Saudi Arabia has agreed to buy Turkish drones, one of several lucrative contracts President Recep Tayyip Erdogan secured for Turkey’s struggling economy as Ankara reaps the benefits of his recent diplomatic push to repair ties with Gulf Arab powers.
Erdogan arrived in Saudi Arabia on Monday, accompanied by an entourage of some 200 businesspeople, according to the Foreign Economic Relations Board of Turkey, as part of a three-stop tour of the region.
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Both countries signed several memorandums of understanding (MoUs) in many fields, including energy, direct investments and defence industries.
Erdogan and Saudi Crown Prince Mohammed bin Salman attended the signing ceremony for the drones deal between Turkish defence firm Baykar and the Saudi defence ministry, Saudi state news agency SPA reported.
Saudi Arabia will acquire the drones “with the aim of enhancing the readiness of the kingdom’s armed forces and bolstering its defense and manufacturing capabilities”, Defence Minister Prince Khalid bin Salman Al Saud said in a tweet on Tuesday.
SPA did not give details about the value of the deal.
Turkey’s economic woes
Erdogan’s visit comes as Turks are hit with sales and fuel tax hikes that Finance Minister Mehmet Simsek has said are necessary to restore fiscal discipline and bring inflation down.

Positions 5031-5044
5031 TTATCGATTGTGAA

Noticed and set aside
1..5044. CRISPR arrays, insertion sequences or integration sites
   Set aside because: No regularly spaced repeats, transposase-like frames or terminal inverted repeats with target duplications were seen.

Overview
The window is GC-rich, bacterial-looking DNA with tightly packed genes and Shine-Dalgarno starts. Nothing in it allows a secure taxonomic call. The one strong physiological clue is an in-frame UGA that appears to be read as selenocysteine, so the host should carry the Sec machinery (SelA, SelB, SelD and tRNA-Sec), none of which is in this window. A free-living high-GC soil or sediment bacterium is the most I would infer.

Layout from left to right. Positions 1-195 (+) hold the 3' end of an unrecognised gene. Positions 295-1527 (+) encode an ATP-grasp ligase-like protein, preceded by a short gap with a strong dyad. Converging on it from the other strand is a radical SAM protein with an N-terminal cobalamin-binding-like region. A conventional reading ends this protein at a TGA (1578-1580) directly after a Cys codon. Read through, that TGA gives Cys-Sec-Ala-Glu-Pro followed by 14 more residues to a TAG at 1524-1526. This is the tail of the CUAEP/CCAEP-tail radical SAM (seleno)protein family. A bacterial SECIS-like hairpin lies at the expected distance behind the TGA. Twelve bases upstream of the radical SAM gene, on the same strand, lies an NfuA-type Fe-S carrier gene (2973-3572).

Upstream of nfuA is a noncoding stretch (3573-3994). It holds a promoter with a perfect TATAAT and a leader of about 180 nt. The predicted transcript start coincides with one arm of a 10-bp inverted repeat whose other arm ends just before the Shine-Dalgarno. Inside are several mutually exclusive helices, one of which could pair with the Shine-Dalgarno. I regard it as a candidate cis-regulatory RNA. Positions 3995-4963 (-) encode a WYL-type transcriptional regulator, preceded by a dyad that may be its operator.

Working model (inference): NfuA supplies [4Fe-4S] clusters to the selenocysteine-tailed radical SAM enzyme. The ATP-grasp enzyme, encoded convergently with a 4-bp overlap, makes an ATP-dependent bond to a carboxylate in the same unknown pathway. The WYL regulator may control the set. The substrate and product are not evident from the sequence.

The official annual inflation rate stood at 38 percent last month, down from a high of 85 percent in October.
Turkey’s current account deficit reached record levels this year – $37.7bn in the first five months – and Erdogan hopes the oil and gas-rich Gulf states will help plug the gap.
On Tuesday, the Turkish lira weakened to a record low of 26.6 against the dollar as investor attention began to focus on the central bank’s policy-setting meeting on Thursday where it is again expected to hike rates.
The lira lost as much as 0.9 percent of its value against the US currency compared with Monday’s close of 26.3505.
It has weakened nearly 30 percent so far this year.
Turkey has recently repaired ties with Saudi Arabia and the United Arab Emirates following a decade-long rift after the 2011 Arab Spring and Ankara’s support for the Muslim Brotherhood, considered a threat by some Gulf monarchies.
Worsening relations were exacerbated by a boycott of Turkish ally Qatar by Saudi Arabia, the UAE, Egypt and Bahrain in 2017.
The 2018 murder of Saudi dissident journalist Jamal Khashoggi at Saudi Arabia’s consulate in Istanbul led to a further souring of ties with Riyadh. US intelligence agencies assess that the killing was carried out on Prince Mohammed’s orders, something the kingdom denies.
Qatar and the UAE have provided Turkey with some $20bn in currency swap agreements recently, while Saudi Arabia deposited $5bn into Turkey’s central bank in March.
Days after Erdogan won re-election last month, the UAE and Turkey signed a trade deal potentially worth $40bn over the next five years.
Erdogan is due to meet Qatar’s Emir Sheikh Tamim bin Hamad Al Thani in Doha on Tuesday before visiting the UAE leader in Abu Dhabi on Wednesday.